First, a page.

Humane vitae was an enormous blow to the Church, and helped create the world we know now, where many Catholics are perfectly aware that they are opting to ignore clear papal guidance.

McGreevy does not offer a direct answer to this question, but the great bulk of evidence in his book does suggest one. By the time the council rolled around, the Church had been struggling with a set of questions about modern society for two centuries. One of those questions was always formulated this way: “How should the Church relate to the world?” Hence all the metaphors about the Church throwing open its windows and opening its doors to the world. As for the Church itself, the emphasis had seldom been on reform, but rather on creating a monolithic structure: an ordered house with the capacity to enter relations with the “world.” That house would be run by a hierarchy of celibate men stretching from priest to pope, mediated by thousands of hospitals and orphanages and schools and newspapers. While such a house might countenance democracy in the world, it would itself be governed as a monarchy—and would have no need of such revolutionary principles as transparency, or a free press, or clear and public structures of accountability. Such had been the very nature of the ultramontane revolution, which underwrote the Church’s enormously successful response to the French Revolution.

This particular model of the Church, for all its earlier success, was disastrously ill suited to the challenges of the later twentieth century. In McGreevy’s telling, the sex-abuse scandal was the result of various pathologies that emerged directly from the ultramontane model. Priestly celibacy, like female ordination, was untouched by the council. This, among other factors, led many priests to leave the Church, and to a crisis of recruitment—and this, in turn, led to a global reluctance to dismiss anyone who could fill a cassock. Meanwhile, and especially under John Paul II, the global Church hierarchy was centralizing its power, and McGreevy shows how decentralized decision making, even at the parish level, was floundering in these decades. The outcome was a male-dominated institution, suspicious of sexuality and the press, committed to the authority of the priest and the hierarchy. This was a disaster waiting to happen—and the disaster came, with traumatic consequences for untold numbers of victims.

 

While McGreevy’s book sometimes feels like a textbook, it’s much more than that. It’s a gripping story of how one of the world’s most important institutions has evolved over the past two centuries. He spans the globe, from the Philippines to Indonesia to Canada, providing welcome polyphony to a story that can often feel hermetically European. We hear the voices of those who dedicated their lives to the poor; we hear the voices, too, of those who suffered at the hands of the Church. This is, by far, the best single-volume history of the modern Church currently available.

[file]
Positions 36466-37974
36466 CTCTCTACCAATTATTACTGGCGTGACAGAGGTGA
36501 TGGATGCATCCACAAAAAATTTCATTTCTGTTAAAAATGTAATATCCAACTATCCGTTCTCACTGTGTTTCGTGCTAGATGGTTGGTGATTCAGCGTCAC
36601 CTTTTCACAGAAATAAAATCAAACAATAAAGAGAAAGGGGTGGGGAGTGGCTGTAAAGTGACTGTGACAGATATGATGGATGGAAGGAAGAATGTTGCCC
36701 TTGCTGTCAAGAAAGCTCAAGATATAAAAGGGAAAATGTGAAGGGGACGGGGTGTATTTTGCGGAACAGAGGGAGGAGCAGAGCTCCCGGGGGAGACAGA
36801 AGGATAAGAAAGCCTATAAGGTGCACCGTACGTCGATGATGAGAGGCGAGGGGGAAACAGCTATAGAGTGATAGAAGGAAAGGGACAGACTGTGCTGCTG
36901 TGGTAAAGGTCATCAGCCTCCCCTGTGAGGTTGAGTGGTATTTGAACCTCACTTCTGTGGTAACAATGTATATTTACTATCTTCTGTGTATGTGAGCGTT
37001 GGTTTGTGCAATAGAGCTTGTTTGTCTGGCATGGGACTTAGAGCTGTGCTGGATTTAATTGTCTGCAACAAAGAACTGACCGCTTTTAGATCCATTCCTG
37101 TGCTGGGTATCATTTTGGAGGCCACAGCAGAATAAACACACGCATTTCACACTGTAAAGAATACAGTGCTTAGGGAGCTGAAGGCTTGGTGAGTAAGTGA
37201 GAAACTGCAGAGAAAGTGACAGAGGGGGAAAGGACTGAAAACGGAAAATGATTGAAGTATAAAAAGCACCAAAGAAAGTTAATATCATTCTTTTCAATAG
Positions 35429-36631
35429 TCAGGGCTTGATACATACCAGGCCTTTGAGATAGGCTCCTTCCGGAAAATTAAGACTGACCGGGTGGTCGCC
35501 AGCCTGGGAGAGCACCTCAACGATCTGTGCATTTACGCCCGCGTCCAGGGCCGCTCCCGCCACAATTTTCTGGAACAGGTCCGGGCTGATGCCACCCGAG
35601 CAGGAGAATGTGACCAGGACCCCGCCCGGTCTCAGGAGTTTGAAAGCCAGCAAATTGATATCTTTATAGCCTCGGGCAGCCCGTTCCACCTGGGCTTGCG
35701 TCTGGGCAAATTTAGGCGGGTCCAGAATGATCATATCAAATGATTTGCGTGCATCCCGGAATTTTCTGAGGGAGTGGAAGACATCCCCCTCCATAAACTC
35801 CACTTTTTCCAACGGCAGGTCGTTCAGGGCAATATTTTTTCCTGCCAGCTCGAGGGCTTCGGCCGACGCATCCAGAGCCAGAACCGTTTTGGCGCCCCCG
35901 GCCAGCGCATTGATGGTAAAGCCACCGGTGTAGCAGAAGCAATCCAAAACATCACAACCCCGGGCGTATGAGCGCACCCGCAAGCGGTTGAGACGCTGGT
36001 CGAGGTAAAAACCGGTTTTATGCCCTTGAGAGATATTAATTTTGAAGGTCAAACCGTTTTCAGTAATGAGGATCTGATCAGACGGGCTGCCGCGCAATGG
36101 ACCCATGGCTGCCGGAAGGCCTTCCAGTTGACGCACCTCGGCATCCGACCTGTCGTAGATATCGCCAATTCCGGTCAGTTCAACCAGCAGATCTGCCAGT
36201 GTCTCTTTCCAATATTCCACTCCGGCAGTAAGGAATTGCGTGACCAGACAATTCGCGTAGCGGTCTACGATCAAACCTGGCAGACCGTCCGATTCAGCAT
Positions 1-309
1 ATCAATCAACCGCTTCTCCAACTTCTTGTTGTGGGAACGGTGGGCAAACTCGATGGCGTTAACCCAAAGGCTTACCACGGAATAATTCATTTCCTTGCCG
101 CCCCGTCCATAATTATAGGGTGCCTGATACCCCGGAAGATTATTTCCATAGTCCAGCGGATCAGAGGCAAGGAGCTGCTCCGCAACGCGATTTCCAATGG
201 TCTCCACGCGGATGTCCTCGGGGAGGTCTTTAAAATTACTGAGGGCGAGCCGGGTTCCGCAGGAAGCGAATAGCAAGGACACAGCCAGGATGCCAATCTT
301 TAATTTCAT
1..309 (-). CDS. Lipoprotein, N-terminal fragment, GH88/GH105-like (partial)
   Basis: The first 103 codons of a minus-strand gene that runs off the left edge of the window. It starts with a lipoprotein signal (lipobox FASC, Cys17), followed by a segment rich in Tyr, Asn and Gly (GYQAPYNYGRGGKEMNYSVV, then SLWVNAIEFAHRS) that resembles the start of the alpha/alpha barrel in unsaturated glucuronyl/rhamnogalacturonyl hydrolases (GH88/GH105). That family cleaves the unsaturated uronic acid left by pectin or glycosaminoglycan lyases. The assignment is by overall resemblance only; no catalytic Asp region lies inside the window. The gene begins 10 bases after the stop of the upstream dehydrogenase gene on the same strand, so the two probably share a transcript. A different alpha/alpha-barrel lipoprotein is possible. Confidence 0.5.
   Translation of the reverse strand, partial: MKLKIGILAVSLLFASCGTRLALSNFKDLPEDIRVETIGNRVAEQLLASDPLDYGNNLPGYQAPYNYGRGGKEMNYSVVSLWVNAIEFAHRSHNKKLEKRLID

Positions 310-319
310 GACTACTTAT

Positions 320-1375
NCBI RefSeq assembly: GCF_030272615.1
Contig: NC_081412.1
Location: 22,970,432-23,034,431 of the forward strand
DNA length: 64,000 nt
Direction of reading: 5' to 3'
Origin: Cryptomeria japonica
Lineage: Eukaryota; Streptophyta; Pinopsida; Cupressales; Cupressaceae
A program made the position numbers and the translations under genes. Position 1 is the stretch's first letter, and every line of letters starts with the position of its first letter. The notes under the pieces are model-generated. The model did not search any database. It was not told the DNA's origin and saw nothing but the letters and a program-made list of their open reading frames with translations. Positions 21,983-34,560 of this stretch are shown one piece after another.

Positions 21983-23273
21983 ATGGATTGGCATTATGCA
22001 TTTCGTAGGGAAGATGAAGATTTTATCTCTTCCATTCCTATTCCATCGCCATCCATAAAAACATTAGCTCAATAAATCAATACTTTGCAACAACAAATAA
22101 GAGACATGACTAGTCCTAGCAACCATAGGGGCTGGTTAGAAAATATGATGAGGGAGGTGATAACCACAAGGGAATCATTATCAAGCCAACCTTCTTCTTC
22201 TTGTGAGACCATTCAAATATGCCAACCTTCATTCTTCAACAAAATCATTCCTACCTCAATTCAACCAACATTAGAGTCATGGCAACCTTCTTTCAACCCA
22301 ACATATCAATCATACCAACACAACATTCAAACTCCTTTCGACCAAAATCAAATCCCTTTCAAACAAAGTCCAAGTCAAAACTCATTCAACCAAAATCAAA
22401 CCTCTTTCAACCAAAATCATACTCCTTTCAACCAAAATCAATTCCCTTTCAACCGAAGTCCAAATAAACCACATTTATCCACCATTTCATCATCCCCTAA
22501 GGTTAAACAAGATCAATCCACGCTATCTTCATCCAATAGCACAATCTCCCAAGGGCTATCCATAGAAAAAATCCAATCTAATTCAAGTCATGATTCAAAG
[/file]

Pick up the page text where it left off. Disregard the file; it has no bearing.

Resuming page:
And while it’s written by a professional historian, McGreevy is also a Catholic who cares deeply about the fate of his Church. He is worried, clearly, but cautiously optimistic. He does not think that the sex-abuse crisis is the last word on the Church. As his book shows, the Church has been in crisis before, and has found a way out. But the Church is going to have to find new strategies, because the ones that worked last time were the preconditions for the current impasse.

It is certainly plausible that, Francis notwithstanding, the global institution will double down on old solutions, with all the risks that entails. In some ways, after all, the Church is just as it presents itself: the rock of Peter, slow to change and with an eternal essence. But at the same time, the Church of today would be unrecognizable to a Catholic born just a century ago. For the institution looks back not only to Peter, but also to the Isaiah who counseled his listeners to “remember not the former things, nor consider the things of old.” The Church has for millennia been a global conglomeration of people animated by the frankly revolutionary teachings of Christ, creating an institution that is surprisingly agile and fleet-footed in its response to global crises. 

McGreevy’s genius is that he shows us both these Churches: the rock and the peregrine, the stolid purveyor of tradition and the agent of revolutionary change. It is anyone’s guess which of these will prevail in the crucial decades to come. For no matter how prodigious his gifts, McGreevy’s lights as a historian point only backward. The path forward is uncharted, and it will have to be blazed by a new generation of Catholics: a generation more global, and more diverse, than any that has steered the Church before.

Catholicism:
A Global History from the French Revolution to Pope Francis

John T. McGreevy 
W. W. Norton and Company
$35 | 528 pp.

Published in the November 2022 issue: 

James Chappel is the Hunt Family Assistant Professor of History at Duke University. He is the author of Catholic Modern: The Challenge of Totalitarianism and the Remaking of the Church (Harvard University Press, 2018).

Also by this author
The Enlightenment We Need

Please email comments to [email protected] and join the conversation on our Facebook page.

Must Reads

Culture
Collections
Collections